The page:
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Changing the role of a Database Administrator There are 0 replies:
Changing the role of a Database Administrator Original post: Thu 8/20/2020 at 3:26 AM

“It is an exciting time for a DBA, with expanded responsibilities and opportunities to develop strategic business solutions with the development team” - the opinion of Carlos Sanchiz, Solutions Architect at Amazon Web Services Iberia

solutions architect job description
Before the cloud, companies typically had a team of Database Administrators (DBAs) and experts with one mission - to create and maintain the database solution of choice for the entire company. The working DBAs develop a great deal of experience in managing and maintaining a specific storage system. Since they invested significant time and money in this solution, they use it for all workloads, even when better options may exist.

However, with more options for database solutions managed in the cloud, the DBA's role is becoming an increasingly interesting one. Today's DBAs are no longer just focused on finding a single solution. In fact, many find their work more based on software and less on provisioning and managing hardware. It is an exciting time for a DBA, with extended responsibilities and opportunities to develop strategic business solutions with the development team. It is an excellent time for DBAs and for those who wish to take a role focused on database technology and seek practical training to help them improve their skills.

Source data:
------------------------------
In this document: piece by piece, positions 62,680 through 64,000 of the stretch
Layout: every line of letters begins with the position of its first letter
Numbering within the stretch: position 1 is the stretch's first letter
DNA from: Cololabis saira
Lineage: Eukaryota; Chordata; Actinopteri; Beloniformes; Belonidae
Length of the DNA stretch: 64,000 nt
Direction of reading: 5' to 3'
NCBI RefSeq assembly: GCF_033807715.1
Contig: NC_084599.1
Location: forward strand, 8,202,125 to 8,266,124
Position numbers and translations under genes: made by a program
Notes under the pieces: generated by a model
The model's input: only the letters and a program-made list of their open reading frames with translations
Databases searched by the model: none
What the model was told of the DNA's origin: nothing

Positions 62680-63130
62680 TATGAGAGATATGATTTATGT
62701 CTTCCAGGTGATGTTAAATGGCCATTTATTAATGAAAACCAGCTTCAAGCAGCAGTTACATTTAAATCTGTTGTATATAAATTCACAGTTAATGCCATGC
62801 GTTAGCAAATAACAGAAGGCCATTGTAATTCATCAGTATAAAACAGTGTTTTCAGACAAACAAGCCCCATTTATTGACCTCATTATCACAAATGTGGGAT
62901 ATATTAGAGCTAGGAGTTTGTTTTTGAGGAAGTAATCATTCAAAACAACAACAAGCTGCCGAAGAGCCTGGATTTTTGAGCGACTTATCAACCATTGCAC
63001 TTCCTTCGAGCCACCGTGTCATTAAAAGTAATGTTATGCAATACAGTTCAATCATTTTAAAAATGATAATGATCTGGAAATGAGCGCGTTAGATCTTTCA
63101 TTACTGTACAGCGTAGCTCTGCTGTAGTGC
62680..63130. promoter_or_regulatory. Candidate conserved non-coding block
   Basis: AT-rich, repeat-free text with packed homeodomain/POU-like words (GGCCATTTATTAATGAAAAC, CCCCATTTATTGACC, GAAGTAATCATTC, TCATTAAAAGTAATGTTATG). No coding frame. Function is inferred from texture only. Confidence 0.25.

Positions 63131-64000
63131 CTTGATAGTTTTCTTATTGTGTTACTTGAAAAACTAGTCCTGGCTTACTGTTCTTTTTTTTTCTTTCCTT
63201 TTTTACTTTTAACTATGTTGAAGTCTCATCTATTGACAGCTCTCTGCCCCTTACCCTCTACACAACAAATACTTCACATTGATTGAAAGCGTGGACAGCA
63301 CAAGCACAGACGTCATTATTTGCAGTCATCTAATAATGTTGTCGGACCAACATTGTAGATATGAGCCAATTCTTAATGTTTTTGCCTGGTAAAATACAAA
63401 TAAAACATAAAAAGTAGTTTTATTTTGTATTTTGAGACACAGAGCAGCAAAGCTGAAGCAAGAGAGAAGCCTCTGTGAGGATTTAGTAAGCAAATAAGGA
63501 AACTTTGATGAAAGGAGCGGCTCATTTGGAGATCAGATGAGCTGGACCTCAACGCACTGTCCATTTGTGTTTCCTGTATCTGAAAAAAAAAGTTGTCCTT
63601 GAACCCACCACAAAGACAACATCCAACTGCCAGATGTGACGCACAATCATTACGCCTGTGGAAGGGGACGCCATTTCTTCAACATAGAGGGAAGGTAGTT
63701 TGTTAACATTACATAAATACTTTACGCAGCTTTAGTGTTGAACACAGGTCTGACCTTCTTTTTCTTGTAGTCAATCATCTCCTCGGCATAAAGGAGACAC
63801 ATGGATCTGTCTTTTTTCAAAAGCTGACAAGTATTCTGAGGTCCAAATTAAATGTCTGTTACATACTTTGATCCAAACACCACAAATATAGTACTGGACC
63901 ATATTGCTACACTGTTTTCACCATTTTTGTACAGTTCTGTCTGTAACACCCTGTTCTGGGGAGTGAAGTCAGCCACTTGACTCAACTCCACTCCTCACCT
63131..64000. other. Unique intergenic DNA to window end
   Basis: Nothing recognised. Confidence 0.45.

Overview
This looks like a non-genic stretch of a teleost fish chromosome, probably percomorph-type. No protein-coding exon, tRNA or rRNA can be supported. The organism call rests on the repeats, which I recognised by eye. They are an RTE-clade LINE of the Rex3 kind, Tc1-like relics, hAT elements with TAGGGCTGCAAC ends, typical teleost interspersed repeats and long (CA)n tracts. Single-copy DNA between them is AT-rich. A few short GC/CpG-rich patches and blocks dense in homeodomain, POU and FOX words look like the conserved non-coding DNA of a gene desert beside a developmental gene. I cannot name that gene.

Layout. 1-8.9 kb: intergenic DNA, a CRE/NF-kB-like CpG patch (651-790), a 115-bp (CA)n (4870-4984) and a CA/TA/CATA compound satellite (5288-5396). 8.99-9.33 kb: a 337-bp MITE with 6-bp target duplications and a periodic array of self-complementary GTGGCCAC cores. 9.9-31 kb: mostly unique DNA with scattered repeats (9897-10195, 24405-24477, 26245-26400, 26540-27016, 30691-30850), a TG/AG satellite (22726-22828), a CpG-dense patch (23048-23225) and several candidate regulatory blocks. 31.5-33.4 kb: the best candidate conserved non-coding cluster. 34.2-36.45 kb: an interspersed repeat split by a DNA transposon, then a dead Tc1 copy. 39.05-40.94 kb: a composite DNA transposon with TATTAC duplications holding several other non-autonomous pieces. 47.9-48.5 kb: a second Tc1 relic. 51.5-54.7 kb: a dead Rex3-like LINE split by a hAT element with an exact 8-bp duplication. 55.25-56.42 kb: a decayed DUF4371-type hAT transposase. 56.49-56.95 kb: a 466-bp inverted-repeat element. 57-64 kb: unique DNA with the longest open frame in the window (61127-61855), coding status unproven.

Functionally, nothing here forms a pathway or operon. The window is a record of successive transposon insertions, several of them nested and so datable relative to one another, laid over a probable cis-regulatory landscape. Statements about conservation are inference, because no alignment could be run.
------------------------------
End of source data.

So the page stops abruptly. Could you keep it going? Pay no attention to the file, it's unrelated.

Let's look at the responsibilities that DBAs traditionally assumed and how the evolution of the cloud has changed the way they work.

Planning capacity
Traditionally, database capacity planning meant predicting server capacity for high peak loads, so most of the time, you pay for resources that were not fully utilized. This is not only costly, it is also much less flexible. However, as the database in the cloud is elastic, its storage and computing capacity can be dynamically and automatically scaled to meet changes in demand. Software APIs (application programming interfaces) are often used to set up automated responses to monitored metrics and alarms. In addition, some cloud databases do not have a server, which means that there are no servers or virtual machines to provision.

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